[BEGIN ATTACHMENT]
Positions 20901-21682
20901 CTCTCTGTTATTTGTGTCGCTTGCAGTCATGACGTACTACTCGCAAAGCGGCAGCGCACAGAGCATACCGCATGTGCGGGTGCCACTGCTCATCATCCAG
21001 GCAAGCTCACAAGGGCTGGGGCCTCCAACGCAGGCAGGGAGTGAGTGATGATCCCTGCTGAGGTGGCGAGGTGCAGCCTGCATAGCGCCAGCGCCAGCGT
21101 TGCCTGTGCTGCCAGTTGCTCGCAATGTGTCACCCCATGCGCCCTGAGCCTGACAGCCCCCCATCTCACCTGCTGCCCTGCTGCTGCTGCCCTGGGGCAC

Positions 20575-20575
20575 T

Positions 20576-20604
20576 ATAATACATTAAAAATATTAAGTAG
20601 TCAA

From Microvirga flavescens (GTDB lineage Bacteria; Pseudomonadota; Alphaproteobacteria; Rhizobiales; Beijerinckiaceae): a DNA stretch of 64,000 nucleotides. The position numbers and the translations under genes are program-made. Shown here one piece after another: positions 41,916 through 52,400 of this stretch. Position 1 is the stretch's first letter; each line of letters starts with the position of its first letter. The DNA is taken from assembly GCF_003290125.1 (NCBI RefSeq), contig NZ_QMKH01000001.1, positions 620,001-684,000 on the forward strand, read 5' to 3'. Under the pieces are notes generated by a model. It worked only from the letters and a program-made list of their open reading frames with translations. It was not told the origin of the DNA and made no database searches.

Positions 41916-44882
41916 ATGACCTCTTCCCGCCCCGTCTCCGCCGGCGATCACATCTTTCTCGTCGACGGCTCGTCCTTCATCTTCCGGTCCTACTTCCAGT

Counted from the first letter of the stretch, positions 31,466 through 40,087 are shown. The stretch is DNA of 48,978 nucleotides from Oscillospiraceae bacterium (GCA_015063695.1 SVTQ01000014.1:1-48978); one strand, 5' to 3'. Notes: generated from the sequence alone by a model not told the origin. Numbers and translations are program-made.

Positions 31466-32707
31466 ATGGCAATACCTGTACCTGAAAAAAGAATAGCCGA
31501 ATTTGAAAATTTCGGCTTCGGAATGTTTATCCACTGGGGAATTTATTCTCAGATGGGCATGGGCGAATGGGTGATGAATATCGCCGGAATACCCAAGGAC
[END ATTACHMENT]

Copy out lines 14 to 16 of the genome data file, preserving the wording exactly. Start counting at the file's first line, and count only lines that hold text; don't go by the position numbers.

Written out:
Positions 31466-32707
31466 ATGGCAATACCTGTACCTGAAAAAAGAATAGCCGA
31501 ATTTGAAAATTTCGGCTTCGGAATGTTTATCCACTGGGGAATTTATTCTCAGATGGGCATGGGCGAATGGGTGATGAATATCGCCGGAATACCCAAGGAC